As an employment lawyer, my consistent advice to employers is, whether you have one employee or one hundred employees, every employer needs to have written employment contracts. There are a number of ways that employment contracts can avoid or reduce liability, but the single most valuable term to include is a termination clause. In a written employment contract, employers have the opportunity to limit what can otherwise be a significant liability to their employees for termination pay, also referred to as severance or reasonable notice of termination.
While we often help employees who did not receive reasonable notice of termination from their employer, it is often forgotten that employees also owe a similar duty to provide notice to the employer before resigning. This common law duty was the subject of the recent case of Consbec Inc. v Walker. In this case, the BC Court of Appeal reaffirmed the existence of the duty owed by employees to the employer.
Interestingly, the events following termination of employment do not affect an employee’s entitlement to notice. This includes the situation where an employee is terminated and shortly thereafter becomes ill or disabled. Our courts have dealt with this situation by suggesting a longer notice period may be warranted because the employee may find it more difficult to find alternate employment.
Cessation of an employee’s employment can happen by way of termination of employment by the employer or resignation by the employee. In the case of a voluntary resignation, while the employer may feel as though it is losing a beneficial employee, the upside is that the employer is not liable for the dreadful “reasonable notice of termination”. This blog discusses some of the best practices for employers when handling a resignation.
The recent decision of Keenan v. Canac Kitchens, confirms that dependent contractors are entitled to reasonable notice of employment termination. The required notice period can extend to years, and such as in this case, amount to 26 months.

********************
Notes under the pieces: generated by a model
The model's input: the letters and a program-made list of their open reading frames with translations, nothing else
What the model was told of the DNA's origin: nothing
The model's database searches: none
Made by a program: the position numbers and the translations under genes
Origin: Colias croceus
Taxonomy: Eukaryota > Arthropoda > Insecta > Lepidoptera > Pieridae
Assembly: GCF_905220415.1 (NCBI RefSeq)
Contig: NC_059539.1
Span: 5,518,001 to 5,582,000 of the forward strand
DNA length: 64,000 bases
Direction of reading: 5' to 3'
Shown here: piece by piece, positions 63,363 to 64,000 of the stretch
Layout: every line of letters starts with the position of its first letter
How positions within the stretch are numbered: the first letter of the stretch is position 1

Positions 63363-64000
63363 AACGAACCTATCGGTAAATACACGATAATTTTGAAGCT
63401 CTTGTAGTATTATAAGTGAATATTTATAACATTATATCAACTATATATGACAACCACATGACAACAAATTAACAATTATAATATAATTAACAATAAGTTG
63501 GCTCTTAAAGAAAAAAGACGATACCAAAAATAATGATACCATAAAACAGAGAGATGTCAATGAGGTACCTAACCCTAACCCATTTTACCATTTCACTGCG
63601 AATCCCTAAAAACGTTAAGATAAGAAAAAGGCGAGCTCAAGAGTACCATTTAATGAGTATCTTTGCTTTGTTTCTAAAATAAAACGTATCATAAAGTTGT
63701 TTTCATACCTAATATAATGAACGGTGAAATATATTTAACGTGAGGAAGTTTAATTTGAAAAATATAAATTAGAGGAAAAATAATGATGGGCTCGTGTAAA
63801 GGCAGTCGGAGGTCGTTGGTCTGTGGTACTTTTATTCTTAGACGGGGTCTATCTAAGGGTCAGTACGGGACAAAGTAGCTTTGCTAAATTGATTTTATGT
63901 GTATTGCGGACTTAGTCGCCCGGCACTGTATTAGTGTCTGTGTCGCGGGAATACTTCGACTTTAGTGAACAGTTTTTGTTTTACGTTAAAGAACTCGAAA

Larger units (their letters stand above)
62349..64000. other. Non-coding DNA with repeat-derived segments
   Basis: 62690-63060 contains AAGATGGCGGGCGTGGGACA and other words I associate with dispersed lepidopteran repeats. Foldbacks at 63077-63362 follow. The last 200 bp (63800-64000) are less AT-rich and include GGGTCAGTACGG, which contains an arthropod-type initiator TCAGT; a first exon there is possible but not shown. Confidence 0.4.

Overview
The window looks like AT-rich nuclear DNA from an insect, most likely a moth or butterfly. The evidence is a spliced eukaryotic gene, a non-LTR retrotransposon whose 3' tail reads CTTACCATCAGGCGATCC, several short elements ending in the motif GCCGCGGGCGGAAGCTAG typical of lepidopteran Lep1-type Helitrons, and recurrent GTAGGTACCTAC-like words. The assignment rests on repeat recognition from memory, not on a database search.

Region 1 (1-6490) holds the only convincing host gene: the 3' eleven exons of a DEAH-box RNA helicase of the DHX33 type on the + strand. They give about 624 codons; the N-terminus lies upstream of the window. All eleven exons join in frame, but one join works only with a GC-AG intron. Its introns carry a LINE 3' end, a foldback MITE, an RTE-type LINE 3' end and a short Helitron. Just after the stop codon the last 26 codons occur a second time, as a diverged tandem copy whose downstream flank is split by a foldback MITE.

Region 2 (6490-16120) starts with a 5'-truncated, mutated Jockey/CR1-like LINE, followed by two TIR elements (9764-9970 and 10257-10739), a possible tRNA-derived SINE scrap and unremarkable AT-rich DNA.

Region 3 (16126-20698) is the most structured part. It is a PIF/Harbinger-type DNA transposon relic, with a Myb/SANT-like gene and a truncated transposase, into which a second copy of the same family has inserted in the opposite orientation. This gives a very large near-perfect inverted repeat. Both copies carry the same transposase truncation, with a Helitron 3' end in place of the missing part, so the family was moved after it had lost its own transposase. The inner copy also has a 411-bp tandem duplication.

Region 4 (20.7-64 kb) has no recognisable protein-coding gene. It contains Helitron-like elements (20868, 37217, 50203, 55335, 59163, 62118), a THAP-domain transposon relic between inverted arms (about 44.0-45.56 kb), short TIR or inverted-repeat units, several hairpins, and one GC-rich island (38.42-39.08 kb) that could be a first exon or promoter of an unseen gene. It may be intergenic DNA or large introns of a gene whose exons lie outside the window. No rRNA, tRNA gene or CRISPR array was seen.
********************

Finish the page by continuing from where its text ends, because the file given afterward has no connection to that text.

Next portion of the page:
In recent years, there have been many decisions on the enforceability and interpretation of termination clauses in employment contracts—which employers and their legal counsel read with both interest and apprehension. The Nova Scotia Supreme Court has now weighed in on the debate.
It appears that the saga of judicial interpretation and consideration of termination clauses will continue, with predictably unpredictable results. Courts will enforce termination clauses that limit an individual’s entitlement to notice of dismissal, but the onus will be on the employer to show that the clause should be enforced.
The outcome in the following case is another example of why employers should think twice prior to launching wrongful resignation claims.
In its recent decision in Keenan v. Canac Kitchens, the Court of Appeal for Ontario confirmed that dependent contractors are entitled to reasonable notice of employment termination. The required notice period can extend to years, and such as in this case, amount to 26 months.
The three popular articles this week on HRinfodesk deal with: a case where an employee was deemed to be constructively dismissed after a temporary layoff; a decision that leaves employers questioning their bonus policies; and salary projections for 2017 released by The Conference Board of Canada.
Courts have previously recognized that older employees may struggle to find comparable re-employment. In a recent decision, the Ontario Superior Court of Justice awarded 24 months’ common law reasonable notice to a dismissed employee who was 61 years old at the time of dismissal. This decision provides some helpful direction and guidance for employers that move to terminate the employment of older, long service employees from their organization.
Unfortunately, reasonable accommodation for employees in the workplace continues to be the source of significant litigation and even today we continue to see outrageous examples of employers behaving badly. A prime example of employer misconduct for failing to accommodate and providing reasonable notice is the case of Strudwick v Applied Consumer & Clinical Evaluations Inc. This case highlights a number of important lessons for employers.
The three popular articles this week on HRinfodesk deal with: legislative amendments that expanded the access to Employment Insurance benefits; a case where a former employee was awarded six months’ compensation in lieu of notice after she had declined a severance package offered to her by the employer; further recent updates regarding the Accessibility for Ontarians with Disabilities Act.